In 2009, Brookings Institution reported that in the US-led drone attacks in Pakistan, ten civilians died for every militant killed. A former ambassador of Pakistan said that American UAV attacks were turning Pakistani opinion against the United States. The website PakistanBodyCount.Org reported 1,065 civilian deaths between 2004 and 2010. According to a 2010 analysis by the New America Foundation 114 UAV-based missile strikes in northwest Pakistan from 2004 killed between 830 and 1,210 individuals, around 550 to 850 of whom were militants. In October 2013 the Pakistani government revealed that since 2008 317 drone strikes had killed 2,160 Islamic militants and 67 civilians – far less than previous government and independent organization calculations.
In July 2013, former Pentagon lawyer Jeh Johnson said, on a panel at the Aspen Institute's Security Forum, that he felt an emotional reaction upon reading Nasser al-Awlaki's account of how his 16-year-old grandson was killed by a U.S. drone.
In December 2013, a U.S. drone strike in Radda, capital of Yemen's Bayda province, killed members of a wedding party. The following February, Human Rights Watch published a 28-page report reviewing the strike and its legality, among other things. Titled "A Wedding That Became A Funeral", the report concludes that some (but not necessarily all) of the casualties were civilians, not the intended regional Al-Qaeda targets. The organization demanded US and Yemeni investigations into the attack. In its research, HRW "found no evidence that the individuals taking part in the wedding procession posed an imminent threat to life. In the absence of an armed conflict, killing them would be a violation of international human rights law."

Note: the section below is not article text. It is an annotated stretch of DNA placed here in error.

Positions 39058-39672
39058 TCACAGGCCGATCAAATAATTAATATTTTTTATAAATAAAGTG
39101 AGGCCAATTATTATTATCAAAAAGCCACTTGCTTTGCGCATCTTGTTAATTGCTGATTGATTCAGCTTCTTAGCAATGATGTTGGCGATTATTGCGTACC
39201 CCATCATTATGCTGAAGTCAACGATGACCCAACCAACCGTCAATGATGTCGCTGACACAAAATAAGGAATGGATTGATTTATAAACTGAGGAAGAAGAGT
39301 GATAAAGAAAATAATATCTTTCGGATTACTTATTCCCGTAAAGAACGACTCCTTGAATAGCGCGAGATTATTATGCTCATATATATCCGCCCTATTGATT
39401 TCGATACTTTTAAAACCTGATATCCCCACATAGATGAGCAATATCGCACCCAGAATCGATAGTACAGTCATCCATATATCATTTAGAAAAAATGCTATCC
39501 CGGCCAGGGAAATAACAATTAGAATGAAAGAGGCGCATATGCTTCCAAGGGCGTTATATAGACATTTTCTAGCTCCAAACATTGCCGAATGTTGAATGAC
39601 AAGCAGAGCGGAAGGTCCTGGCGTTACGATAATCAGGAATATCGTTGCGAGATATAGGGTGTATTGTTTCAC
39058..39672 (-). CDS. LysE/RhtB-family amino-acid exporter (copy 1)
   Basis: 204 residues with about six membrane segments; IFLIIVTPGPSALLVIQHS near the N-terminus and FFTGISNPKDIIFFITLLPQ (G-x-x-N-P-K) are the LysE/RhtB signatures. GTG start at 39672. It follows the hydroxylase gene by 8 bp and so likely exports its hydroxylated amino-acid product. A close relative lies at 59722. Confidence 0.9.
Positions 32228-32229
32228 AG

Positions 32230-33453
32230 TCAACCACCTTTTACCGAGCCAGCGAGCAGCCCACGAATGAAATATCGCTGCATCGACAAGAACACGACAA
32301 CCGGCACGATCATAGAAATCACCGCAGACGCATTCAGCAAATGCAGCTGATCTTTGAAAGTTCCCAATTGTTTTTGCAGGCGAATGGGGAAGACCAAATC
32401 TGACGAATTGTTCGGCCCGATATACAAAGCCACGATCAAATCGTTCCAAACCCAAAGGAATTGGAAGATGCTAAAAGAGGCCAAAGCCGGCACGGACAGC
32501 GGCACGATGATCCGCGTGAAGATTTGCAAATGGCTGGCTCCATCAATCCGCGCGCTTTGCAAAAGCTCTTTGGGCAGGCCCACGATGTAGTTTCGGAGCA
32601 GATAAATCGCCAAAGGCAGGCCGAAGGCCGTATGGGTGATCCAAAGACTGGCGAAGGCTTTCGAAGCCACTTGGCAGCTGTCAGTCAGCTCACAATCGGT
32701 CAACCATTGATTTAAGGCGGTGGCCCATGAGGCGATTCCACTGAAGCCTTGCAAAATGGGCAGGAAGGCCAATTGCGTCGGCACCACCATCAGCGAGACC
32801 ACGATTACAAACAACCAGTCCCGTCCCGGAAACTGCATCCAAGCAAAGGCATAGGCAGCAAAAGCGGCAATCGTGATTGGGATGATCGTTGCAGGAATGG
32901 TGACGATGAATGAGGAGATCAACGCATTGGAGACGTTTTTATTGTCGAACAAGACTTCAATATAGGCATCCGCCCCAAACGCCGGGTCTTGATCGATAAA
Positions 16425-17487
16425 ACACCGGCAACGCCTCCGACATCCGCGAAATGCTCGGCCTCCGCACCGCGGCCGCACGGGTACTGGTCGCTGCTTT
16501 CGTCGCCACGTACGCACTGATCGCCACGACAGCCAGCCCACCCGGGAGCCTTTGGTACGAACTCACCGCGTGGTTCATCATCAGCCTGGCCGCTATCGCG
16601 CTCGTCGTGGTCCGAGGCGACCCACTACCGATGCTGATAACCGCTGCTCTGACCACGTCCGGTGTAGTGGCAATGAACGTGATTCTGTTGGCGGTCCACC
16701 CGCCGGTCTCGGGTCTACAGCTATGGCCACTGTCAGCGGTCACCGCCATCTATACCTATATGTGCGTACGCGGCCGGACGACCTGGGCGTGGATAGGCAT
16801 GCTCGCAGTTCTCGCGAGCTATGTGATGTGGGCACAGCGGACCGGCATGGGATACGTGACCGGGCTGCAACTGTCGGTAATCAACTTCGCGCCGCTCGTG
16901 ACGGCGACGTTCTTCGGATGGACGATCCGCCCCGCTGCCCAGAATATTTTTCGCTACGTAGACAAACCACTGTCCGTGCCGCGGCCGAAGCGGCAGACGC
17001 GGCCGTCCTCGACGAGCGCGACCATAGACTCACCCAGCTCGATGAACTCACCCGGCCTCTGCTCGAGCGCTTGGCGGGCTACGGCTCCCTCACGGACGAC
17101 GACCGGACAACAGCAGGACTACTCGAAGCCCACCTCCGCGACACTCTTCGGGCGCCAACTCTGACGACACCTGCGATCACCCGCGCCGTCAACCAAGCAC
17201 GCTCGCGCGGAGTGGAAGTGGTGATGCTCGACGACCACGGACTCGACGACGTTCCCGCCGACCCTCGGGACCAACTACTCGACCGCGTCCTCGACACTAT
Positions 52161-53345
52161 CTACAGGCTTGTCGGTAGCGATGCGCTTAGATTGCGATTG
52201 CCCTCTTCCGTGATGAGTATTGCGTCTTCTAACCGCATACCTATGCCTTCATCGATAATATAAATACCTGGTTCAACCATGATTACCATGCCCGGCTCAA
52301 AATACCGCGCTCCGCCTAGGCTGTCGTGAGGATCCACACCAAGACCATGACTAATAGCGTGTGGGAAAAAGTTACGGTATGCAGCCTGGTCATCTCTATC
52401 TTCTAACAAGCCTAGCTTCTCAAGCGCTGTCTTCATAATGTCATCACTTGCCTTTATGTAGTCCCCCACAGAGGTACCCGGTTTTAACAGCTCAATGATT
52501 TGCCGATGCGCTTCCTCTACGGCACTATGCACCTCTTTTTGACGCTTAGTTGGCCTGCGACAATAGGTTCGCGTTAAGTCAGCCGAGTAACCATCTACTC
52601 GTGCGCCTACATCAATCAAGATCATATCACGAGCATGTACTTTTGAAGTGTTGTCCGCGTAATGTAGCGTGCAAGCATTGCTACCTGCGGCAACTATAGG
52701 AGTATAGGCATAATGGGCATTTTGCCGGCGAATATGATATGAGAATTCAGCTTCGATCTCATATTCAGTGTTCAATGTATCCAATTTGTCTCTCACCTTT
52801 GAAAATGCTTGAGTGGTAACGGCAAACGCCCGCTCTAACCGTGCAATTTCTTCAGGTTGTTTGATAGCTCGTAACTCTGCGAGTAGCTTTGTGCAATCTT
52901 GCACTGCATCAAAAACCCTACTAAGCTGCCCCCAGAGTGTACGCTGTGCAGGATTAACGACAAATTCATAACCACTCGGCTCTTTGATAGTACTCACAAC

Controllers can also experience psychological stress from the combat they are involved in. A few may even experience posttraumatic stress disorder (PTSD). There are even some reports of drone pilots struggling with post traumatic stress disorder after they have killed civilians, especially children. Unlike bomber pilots, moreover, drone operators linger long after the explosives strike and see its effects on human bodies in stark detail. The intense training that US drone operators undergo "works to dehumanise the ‘enemy’ people below whilst glorifying and celebrating the killing process."
Professor Shannon E. French, the director of the Center for Ethics and Excellence at Case Western Reserve University and a former professor at the U.S. Naval Academy, wonders if the PTSD may be rooted in a suspicion that something else was at stake. According to Professor French, the author of the 2003 book The Code of the Warrior:
If [I'm] in the field risking and taking a life, there's a sense that I'm putting skin in the game … I'm taking a risk so it feels more honorable. Someone who kills at a distance—it can make them doubt. Am I truly honorable?
The Missile Technology Control Regime applies to UCAVs.